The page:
Oyster Boy Review 14  
  Winter 2001
» Cover

» Art
» Poetry
» Essays
» Reviews
» Contributors

» Oyster Boy Review
» Levee 67


Andrea Selch & George Elliott Clarke's Succory & Gold Indigoes

J. W. Bonner

These two chapbooks are the first offerings from the redesigned Carolina Wren Press. The press has initiated a new chapbook series, pairing the work of a new poet with an established writer. These elegantly handsome poetry collections, designed by Dave Wofford of Horse & Buggy Press, are wonderful objects in themselves, from their letterpress covers to the type and layout. But the contents of George Elliott Clarke's Gold Indigoes and Andrea Selch's Succory are most impressive. Each poet deals in some manner directly or indirectly with states of physical desire, what Clarke writes as the "wine-sodden way of all flesh— / expiring, expiring, but desiring" ("Gato Negro"), and with memory's own pull toward "being" and "wanting" ("Self-Portrait at 31: As Persephone").

Clarke's aesthetic is clear from the acknowledgements in which he quotes Kathy Acker: "Beauty will be CONVULSIVE or will not be at all." Many of these poems feel convulsive in part, aftershocks from the pens of Baudelaire and Rimbaud. In the very opening poem, "Secret History," Clarke evokes Baudelaire. Beauty becomes a "film / noir waist, belle époque glory." Indeed, "Art neutralizes our pain / 'til only strong Beauty's left. / The weak flesh withers, the maker / putrifies [sic], then pales to diamonds."

The poems are self-referential; the activity of writing the poem is connected to drinking, sex, desire. Excess and sharpness exist within lines of each other: "My welling heart, / Brimming at heaven like a word-swamped page, / Brooking a delirium that banks clouds / (Their liquid palimpsests), so that the soul / Steeps under unadulterate beauty." The image of the "word-swamped page" and the parenthetical aside are concrete. The image of the heart and soul—conventional as they might be—work more successfully as a result of the specificity of Clarke's language. The fusion of poetry and desire is best evidenced in "April 1, 1996": "Unused to beauty, I / watch the blush of stars, // run my brain along / a line's razor edge, / Basho being sharpest— // or her arrogant thinness."

Some of Clarke's strongest poems are homages of a sort: Miles Davis, Nietzsche. The poem "Naima" has a strong blues voice as sung by Rimbaud or Baudelaire. But these are largely poems of obsession: for a woman and women, for 19th century poets, for sensual pleasures.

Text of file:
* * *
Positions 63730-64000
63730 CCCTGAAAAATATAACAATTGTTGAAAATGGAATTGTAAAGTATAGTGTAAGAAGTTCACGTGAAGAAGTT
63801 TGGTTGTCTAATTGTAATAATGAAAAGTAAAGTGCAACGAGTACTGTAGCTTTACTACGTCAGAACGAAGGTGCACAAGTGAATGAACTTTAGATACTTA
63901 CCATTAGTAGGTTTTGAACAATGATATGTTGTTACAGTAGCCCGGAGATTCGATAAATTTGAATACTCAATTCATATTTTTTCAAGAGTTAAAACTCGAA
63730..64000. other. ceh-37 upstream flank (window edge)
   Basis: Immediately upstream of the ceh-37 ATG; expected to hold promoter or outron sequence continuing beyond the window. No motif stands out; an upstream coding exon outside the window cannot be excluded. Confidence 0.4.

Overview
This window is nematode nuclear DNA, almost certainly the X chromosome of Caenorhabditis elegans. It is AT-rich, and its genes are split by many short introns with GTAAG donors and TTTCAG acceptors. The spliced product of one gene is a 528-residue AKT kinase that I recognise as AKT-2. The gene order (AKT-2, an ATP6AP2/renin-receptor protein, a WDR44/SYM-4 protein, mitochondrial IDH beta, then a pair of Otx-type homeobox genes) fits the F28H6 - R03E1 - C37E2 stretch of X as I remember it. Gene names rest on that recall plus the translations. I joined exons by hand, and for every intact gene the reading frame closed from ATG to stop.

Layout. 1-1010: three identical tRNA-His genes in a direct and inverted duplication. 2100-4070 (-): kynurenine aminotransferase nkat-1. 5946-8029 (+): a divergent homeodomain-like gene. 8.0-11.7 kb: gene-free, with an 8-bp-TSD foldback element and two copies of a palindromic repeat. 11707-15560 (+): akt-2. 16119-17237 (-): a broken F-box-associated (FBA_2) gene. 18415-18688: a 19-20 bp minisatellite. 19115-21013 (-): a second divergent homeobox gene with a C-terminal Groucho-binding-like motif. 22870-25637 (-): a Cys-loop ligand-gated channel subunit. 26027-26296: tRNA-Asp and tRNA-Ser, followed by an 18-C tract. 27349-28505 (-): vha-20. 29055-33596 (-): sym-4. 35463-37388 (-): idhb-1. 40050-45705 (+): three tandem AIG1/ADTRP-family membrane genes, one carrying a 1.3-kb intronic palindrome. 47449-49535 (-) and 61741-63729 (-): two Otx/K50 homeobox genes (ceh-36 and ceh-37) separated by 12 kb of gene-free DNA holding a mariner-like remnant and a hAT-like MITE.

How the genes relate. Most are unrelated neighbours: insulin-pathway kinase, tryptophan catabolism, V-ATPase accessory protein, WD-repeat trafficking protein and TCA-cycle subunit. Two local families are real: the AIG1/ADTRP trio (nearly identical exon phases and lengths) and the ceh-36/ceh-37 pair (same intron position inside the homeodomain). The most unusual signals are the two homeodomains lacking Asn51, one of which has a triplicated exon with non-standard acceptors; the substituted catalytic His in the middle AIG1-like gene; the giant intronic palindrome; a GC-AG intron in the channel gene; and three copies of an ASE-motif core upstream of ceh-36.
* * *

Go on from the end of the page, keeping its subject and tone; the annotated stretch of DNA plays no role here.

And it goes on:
In some way, Selch's Succory is both let down and relief. Whereas Clarke's poems are intensely lyrical, Selch's work is often more akin to prose. The first section of poems, six total, are the most prosaic. Yet, the two best poems in this initial section, "Of My Mother, In Middle Age" and "Song for Late Spring," open up: both spacing of the lines and interpretative range. The first of the two, "My Mother," depicts a mother shutting herself down from sensual experiences; she has "pleasures . . . [that] are few / and highly perishable." One remaining pleasure is honeydew melon. As the daughter cuts the melon, she notices "how the toothy mass of seeds / looks like my insides—luscious, / easily thrown out." The mother doesn't "like sex," and the daughter's own sexual organs then appear readily discarded, even "at only thirty."

The second section of the book may be the stronger of the two. The poems, as with Clarke's work, grow self-referential in nature: "I'm an old pet, well-versed in everything but love"; a poem is composed while stuck in a bathroom; undone with longing for a lover, a pining lover claims to have "lost not only sense but syntax." And yet Selch moves outward in her work as well. The next to last poem, and the collection's longest, "The Field-Biologist's Girlfriend," ranges from love and loss to global issues. The poem's six parts cover the progress of several relationships over the course of a bit more than a year: a woman who loves a married field biologist on location in Sumatra, the boyfriend of the woman who walks her dog back home in the States, the end of the two relationships, and the woman's embracing (perhaps) a "life in forest conservation." Then in the final poem of the sequence, "Global Responsibility," the four voiced lines open up a range of additional meanings: "You know, Echo had it better than I did— / when it came to saying I love you, / at least there was a boundless forest / for the words to warble through." Finally, after these words, the poem ends with three addresses: Wildlife Conservation Society, The Nature Conservancy, Wildlife Preservation Trust International. This ending recasts much of the previous sections; amidst relationships forming and dissolving and the calls of the animals are woven references to the building of houses and the cutting of forest. Selch's poem works the global into the personal and suggests there is no more mythic, poetic past with "a boundless forest / for the words to warble through."

Poems like Selch's "The Field-Biologist's Girlfriend" suggest paths for fruitful new directions. The expansiveness of this poem hints at possible new growths and directions, an almost boundless abundance. In contrast, Clarke's solipsistic poems seem almost formal narrow alleys, possible dead ends in themselves and for others. But for now, both of these collections provide immediate pleasures in look and language.